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Hallmark Hall of Fame: “The Fantasticks”

Five actors posing on a theater stage.
May 22, 2022 - 1:30 pm
intro by Professor Chon Noriega, UCLA School of Theater, Film & Television.

Newly preserved from original 2 in. videotape!

Hallmark Hall of Fame: “The Fantasticks”

U.S., 10/18/1964

Born in Mexico City in 1920, actor and activist Ricardo Montalbán’s pioneering career began with a dozen successful Spanish-language films in his native country, followed by innumerous starring roles in Hollywood ranging from stereotypical to groundbreaking. By 1971, after decades of often being relegated to “Latin lover” parts (or cast to portray races and ethnicities different from his own), Montalbán co-founded Nosotros, an advocacy organization to advance equality for Latina/o/x performers. While Montalbán’s activism would cost him work in the industry, his most iconic roles still lay ahead, from the mysterious “Mr. Roarke” of ABC’s long-running hit series Fantasy Island (1977-1984) to his reprisal of the eponymous superhuman villain in the blockbuster feature Star Trek II: The Wrath of Khan (1982). Demand for the gifted actor continued in the ensuing decades, with Montalbán working steadily until his death of natural causes at age 88 in 2009.

As one of Hollywood’s first Latino leading men, Montalbán brought vital representation to film and television at a time when people of color were mostly rendered invisible by the industry. One such notable instance is the actor's leading role as "El Gallo'' in the Hallmark Hall of Fame production of the off-Broadway play, The Fantasticks (1964). Produced and directed on videotape by George Schaefer, the innovatively-mounted color telecast showcases Montalbán’s wry sensibilities as the cynical but charming narrator that drives the play's action. Joined by an all-star cast that includes Bert Lahr, Stanley Holloway, Susan Watson and John Davidson, Montalbán lends his indelible grace to the musical that the New York Times declared "an unalloyed delight—an interlude of melodic innocence amid all of the brittle news bulletins and mechanized show business." Viewed today, the teleplay is dated in many respects while still illuminating the timeless talent of its evergreen star, Ricardo Montalbán.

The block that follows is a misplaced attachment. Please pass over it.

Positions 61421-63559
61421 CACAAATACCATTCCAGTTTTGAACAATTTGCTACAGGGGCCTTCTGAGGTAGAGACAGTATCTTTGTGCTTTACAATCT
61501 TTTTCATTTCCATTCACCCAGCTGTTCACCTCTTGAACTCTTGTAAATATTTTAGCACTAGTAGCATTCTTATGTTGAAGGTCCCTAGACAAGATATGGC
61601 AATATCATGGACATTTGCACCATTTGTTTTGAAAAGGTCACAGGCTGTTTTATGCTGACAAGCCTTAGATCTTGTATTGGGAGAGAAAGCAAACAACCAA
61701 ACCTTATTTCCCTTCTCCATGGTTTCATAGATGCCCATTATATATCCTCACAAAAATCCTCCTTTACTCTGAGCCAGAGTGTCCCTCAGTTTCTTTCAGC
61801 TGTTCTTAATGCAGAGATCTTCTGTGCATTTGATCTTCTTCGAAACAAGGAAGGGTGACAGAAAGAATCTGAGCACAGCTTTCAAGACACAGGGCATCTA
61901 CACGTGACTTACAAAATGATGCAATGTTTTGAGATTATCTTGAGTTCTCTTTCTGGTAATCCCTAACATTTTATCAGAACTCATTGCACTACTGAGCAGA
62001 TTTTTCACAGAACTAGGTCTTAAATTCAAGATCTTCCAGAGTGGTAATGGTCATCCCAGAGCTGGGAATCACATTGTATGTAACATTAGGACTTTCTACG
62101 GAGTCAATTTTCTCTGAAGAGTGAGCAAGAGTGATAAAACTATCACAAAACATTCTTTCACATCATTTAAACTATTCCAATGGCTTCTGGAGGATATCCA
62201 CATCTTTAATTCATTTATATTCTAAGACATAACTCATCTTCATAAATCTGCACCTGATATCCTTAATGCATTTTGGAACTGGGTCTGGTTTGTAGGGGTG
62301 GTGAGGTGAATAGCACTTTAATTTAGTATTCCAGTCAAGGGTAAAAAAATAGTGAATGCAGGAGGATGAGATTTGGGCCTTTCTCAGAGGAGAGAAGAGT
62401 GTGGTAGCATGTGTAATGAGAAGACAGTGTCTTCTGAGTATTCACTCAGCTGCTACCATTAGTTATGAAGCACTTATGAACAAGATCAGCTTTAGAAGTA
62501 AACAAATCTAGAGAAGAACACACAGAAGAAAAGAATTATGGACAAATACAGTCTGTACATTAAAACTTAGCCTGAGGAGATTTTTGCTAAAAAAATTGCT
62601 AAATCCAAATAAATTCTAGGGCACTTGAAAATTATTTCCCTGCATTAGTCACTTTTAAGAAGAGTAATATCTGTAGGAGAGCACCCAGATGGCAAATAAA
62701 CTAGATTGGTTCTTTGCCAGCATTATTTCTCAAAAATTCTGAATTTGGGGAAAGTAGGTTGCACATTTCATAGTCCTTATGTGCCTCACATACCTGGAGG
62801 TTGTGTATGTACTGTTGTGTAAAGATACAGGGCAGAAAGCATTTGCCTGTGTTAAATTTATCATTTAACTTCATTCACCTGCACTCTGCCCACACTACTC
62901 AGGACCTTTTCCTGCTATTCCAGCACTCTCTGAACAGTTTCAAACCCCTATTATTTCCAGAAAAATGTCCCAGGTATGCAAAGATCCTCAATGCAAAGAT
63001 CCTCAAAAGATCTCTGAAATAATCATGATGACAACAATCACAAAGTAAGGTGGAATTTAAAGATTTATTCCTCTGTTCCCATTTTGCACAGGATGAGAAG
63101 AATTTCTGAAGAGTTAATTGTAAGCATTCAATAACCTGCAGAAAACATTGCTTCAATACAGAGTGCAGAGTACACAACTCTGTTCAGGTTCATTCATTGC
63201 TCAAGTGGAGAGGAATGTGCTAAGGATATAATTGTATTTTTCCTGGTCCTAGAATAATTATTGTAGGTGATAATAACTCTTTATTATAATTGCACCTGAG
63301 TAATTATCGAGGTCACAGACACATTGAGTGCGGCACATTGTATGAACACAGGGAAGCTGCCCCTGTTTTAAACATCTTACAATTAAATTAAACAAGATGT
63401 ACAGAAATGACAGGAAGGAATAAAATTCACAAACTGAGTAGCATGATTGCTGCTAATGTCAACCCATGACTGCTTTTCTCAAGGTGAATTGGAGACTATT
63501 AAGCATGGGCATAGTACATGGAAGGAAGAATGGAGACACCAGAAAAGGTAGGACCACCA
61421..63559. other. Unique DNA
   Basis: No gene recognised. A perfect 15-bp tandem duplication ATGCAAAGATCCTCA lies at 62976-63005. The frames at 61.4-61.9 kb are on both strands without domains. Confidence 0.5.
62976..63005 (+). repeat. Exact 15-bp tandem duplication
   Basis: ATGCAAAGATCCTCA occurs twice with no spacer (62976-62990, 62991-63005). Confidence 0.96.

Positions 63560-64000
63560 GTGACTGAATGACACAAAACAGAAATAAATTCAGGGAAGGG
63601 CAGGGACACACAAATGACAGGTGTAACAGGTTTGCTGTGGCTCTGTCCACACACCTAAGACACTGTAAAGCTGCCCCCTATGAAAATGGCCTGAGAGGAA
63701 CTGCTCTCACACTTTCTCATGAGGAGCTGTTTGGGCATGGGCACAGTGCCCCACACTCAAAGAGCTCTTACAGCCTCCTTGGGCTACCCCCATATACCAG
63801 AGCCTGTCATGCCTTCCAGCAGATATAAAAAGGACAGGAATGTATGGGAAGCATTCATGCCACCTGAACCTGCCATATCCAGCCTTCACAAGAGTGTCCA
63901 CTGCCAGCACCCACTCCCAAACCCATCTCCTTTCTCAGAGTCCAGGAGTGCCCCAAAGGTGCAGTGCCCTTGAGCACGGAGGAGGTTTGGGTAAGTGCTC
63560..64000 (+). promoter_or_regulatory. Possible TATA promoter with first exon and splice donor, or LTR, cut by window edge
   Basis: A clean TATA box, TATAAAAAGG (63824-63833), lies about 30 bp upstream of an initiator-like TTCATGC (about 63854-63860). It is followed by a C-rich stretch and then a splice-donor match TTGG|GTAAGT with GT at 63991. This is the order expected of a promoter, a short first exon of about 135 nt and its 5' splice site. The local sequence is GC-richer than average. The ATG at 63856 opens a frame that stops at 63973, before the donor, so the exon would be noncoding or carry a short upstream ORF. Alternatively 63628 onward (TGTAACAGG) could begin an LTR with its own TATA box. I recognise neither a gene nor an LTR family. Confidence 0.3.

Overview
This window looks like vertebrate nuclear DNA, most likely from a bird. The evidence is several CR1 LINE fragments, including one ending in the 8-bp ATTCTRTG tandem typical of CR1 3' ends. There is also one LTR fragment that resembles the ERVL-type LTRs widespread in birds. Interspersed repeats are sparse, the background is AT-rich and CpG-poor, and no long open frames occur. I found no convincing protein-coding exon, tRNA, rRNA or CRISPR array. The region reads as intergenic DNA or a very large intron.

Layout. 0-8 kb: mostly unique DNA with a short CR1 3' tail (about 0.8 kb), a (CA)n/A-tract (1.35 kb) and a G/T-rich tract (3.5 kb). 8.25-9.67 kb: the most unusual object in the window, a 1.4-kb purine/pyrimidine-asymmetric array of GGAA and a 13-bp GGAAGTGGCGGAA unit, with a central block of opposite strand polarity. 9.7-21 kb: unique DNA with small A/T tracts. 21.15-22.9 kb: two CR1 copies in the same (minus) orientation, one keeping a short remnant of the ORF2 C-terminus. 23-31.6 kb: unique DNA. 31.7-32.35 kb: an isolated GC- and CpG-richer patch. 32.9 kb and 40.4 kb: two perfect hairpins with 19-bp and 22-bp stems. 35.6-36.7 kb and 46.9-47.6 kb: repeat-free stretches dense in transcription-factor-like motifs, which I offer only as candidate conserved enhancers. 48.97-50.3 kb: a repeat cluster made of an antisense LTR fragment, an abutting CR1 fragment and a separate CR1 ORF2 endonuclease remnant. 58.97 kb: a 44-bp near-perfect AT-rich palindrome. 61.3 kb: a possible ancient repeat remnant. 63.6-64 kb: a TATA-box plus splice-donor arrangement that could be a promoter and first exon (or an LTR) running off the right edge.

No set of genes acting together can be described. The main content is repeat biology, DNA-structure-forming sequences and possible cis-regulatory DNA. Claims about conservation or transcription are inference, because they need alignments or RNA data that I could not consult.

—Mark Quigley

DCP, color and b&w, 60 min. NBC. Production: A Compass Production; Hallmark Cards, Inc. Producer: George Schaefer. Director: George Schaefer. Writers: Tom Jones, Harvey Schmidt. Based on Les Romanesques by Edmond Rostand. Adapted for television by Robert Hartung. With: Ricardo Montalbán, Bert Lahr, Stanley Holloway, Susan Watson, John Davidson.

Preservation funding provided by the John H. Mitchell Television Preservation Endowment. Preserved by the UCLA Film & Television Archive from an original 2 in. videotape. Video transfer at DC Video. Engineering services by David Crosthwait. B&w sections digitally preserved by the Archive from original 16mm composite elements.